Rabbit 6000. Clearing Serial TX interrupt without sending data.

According to the rabbit 6000 documentation, an interrupt is generated when one of the serial TX buffers is emptied. This interrupt is cleared when another byte is written to the register.

Is there another method of clearing this interrupt? How does one pause or stop sending without the ISR being repeatedly called? Does the interrupt clear itself eventually if ignored, or must something else be done?

The base RS232 libraries don’t cover our needs (streaming serial data from circular buffers in extended memory to multiple ports with some immediate pauses/responses based on contents of the RX stream [basically proxy handling of DC1/DC2/DC3]), so we’re writing custom ISRs.

This seems to be the only thing that’s a bit ambiguous in the documentation, though maybe I’ve skimmed over something.


Is it correct that this is done by writing any value to SXSR, and that that value will be completely ignored with the exception of clearing the interrupt?

Just found something to that effect in the SXSR bit descriptions.

Based on my reading of spx_tx_isr, I would say that’s correct. If there is a byte to send, you load it to SxDR (or SxLR for a long stop). If the outbound buffer skip that step. Regardless, write any byte to SxSR to clear the interrupt.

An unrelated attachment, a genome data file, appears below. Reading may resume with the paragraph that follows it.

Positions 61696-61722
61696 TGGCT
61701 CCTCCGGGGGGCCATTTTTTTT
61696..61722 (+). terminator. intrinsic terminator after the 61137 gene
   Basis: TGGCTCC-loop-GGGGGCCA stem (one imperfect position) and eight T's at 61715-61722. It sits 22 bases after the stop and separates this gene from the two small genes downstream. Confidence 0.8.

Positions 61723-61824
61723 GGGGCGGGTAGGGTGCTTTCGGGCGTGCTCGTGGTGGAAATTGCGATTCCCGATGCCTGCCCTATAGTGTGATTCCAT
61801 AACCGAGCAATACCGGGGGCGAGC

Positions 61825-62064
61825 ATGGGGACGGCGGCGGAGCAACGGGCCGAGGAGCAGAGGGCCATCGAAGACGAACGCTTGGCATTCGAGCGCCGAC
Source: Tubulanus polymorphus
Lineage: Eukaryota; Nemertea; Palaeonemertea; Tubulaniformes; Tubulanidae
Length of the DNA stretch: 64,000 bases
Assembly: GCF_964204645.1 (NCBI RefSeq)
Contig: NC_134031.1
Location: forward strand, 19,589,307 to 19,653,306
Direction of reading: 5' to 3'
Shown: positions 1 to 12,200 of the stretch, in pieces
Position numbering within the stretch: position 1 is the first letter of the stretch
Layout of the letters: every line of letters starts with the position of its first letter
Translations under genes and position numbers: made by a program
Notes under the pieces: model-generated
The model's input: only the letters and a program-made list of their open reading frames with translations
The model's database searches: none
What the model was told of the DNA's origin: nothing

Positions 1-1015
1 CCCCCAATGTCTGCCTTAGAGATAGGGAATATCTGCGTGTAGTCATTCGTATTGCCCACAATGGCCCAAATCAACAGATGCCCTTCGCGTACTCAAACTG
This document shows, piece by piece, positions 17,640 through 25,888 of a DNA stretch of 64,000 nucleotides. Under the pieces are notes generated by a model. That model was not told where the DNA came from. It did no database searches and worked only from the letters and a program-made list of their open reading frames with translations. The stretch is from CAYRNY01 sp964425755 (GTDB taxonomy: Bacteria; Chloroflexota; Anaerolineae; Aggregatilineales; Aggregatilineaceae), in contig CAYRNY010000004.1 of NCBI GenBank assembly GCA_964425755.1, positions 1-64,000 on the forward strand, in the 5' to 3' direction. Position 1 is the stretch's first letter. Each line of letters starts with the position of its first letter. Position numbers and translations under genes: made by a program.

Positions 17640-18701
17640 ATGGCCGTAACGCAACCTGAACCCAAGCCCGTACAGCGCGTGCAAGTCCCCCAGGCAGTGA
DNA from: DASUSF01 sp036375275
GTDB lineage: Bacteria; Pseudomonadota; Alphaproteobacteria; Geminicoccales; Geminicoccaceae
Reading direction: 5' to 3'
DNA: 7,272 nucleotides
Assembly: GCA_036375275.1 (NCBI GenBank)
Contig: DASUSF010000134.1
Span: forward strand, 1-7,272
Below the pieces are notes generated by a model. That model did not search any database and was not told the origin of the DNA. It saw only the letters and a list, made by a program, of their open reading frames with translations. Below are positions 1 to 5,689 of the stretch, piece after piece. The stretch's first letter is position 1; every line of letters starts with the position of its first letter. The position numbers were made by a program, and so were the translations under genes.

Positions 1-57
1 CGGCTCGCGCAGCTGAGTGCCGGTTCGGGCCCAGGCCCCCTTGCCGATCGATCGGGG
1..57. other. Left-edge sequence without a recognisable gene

I’d think that spx_tx_isr would be a good starting point for writing your own ISR.

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Looks like the documentation is conflicting on whether SxLR or SxAR should be written to when appending an extra logical “1”. As such, I’ll trust that spx_tx_isr has it right and it’s SxLR. That matches two spots in the documentation, where there’s only one spot where it says the opposite.

Page 190 of the Rabbit 6000 manual states: “To transmit with a “1” address bit appended, write the data to SxAR instead of SxDR; to append a “0” address bit write to SxLR instead.” I believe this is a typo and, as you stated, the opposite is true. Not sure who would update that, but it’s worth adding to the list. Not sure if there’s an “errata” in existence.

I’m not familiar with this 9th-bit addressing technique, but it’s possible that an address bit of 1 corresponds to a 0 on the Tx pin (e.g., one section of documentation refers to the address bit in code, the other to the signal level).